FMD Virus: A Worst-Case Pathogen
Although foot-and-mouth disease (FMD) virus does not infect humans, veterinarians consider it the most dangerous livestock pathogen that could be introduced into the United States, either inadvertently or deliberately. The disease is caused by a virus that affects only ruminant animals with cloven hooves, including cattle, swine, sheep, and goats, as well as more than 70 species of wild animals, such as deer and wild boar.
Symptoms of FMD include fever and blister-like lesions on the tongue, feet, snout, and teats that burst to cause painful raw sores. Infected animals have fever, are unable to eat, drink, or walk; cannot be milked, and are highly contagious to other susceptible livestock. Although FMD rarely kills, the survivors are debilitated and have low economic value as a source of milk or meat.13 Mortality is also high in young animals. Outbreaks of FMD have occurred in every livestock-raising region of the world except New Zealand. Although FMD has been eliminated from North and Central America, Chile, Russia, the Philippines, and Australia and New Zealand, it is present on a permanent or sporadic basis in most other regions.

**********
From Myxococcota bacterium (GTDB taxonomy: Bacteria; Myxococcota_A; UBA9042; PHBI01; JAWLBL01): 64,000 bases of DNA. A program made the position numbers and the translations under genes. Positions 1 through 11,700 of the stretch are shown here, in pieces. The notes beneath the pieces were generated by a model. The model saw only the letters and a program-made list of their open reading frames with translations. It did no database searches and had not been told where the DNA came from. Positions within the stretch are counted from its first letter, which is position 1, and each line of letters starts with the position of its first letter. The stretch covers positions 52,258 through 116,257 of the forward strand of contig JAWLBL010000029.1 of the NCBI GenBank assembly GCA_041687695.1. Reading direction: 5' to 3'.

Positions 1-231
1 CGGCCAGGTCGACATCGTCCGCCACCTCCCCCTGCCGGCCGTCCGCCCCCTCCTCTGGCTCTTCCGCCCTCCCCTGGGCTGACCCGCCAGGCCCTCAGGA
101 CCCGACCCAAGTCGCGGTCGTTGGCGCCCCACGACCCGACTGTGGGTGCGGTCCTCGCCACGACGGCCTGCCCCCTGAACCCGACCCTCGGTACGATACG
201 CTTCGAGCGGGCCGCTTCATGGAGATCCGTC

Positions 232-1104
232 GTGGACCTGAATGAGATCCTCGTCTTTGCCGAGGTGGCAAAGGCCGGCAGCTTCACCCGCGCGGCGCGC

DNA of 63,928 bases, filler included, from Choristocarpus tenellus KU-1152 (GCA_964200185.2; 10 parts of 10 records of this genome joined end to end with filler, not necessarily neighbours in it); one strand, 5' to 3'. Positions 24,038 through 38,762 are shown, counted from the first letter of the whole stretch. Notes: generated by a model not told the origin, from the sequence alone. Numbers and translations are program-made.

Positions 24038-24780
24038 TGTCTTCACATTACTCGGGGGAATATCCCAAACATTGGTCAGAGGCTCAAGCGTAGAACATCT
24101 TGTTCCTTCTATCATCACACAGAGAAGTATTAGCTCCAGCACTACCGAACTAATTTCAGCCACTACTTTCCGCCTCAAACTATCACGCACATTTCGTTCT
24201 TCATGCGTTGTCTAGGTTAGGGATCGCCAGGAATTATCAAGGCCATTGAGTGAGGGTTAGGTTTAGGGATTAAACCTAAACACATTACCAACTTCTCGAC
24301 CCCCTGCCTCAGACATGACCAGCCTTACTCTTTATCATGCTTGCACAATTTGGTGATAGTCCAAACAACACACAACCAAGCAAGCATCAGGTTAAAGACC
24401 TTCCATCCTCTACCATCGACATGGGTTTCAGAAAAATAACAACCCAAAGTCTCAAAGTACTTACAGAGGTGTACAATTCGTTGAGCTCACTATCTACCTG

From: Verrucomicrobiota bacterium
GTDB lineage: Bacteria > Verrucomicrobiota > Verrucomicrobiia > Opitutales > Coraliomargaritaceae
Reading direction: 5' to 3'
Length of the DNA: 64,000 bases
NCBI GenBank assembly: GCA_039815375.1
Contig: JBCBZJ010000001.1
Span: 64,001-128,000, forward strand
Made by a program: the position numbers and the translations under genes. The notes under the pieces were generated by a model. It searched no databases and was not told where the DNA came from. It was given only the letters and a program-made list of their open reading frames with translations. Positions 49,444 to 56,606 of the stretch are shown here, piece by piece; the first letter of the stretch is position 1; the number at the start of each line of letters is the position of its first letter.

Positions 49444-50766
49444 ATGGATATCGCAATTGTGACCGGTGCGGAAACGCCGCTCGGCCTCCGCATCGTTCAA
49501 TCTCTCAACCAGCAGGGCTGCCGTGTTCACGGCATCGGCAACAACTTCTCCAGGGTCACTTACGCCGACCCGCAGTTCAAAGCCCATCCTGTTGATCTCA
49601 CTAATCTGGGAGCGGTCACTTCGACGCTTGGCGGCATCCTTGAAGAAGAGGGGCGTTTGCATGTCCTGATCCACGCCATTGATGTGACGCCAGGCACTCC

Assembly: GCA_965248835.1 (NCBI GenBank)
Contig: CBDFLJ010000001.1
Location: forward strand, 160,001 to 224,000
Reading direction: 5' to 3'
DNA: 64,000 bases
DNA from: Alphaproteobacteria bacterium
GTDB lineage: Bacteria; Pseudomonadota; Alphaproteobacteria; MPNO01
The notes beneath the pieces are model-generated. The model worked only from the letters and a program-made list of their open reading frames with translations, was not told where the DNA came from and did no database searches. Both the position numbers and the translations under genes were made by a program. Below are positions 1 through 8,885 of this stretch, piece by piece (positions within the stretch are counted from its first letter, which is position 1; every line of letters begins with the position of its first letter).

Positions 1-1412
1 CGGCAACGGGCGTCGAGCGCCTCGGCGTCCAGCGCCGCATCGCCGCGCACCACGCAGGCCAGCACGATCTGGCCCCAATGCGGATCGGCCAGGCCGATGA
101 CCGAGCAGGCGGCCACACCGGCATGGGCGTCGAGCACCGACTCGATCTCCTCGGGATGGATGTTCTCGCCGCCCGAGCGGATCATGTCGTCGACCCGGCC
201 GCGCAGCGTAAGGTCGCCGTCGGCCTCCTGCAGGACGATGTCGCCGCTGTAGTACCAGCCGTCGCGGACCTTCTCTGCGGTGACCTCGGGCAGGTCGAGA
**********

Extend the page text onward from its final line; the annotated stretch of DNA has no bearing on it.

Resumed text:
FMD has been called “the billion-dollar disease” because of its devastating financial consequences. Even a single case of the disease can trigger embargoes on trade in meat products and require the large-scale culling of herds. Because of the devastating economic consequences of FMD, countries such as the United States, which has been free of the disease since 1929, restrict imports of live animals and animal products from countries where the disease is endemic.1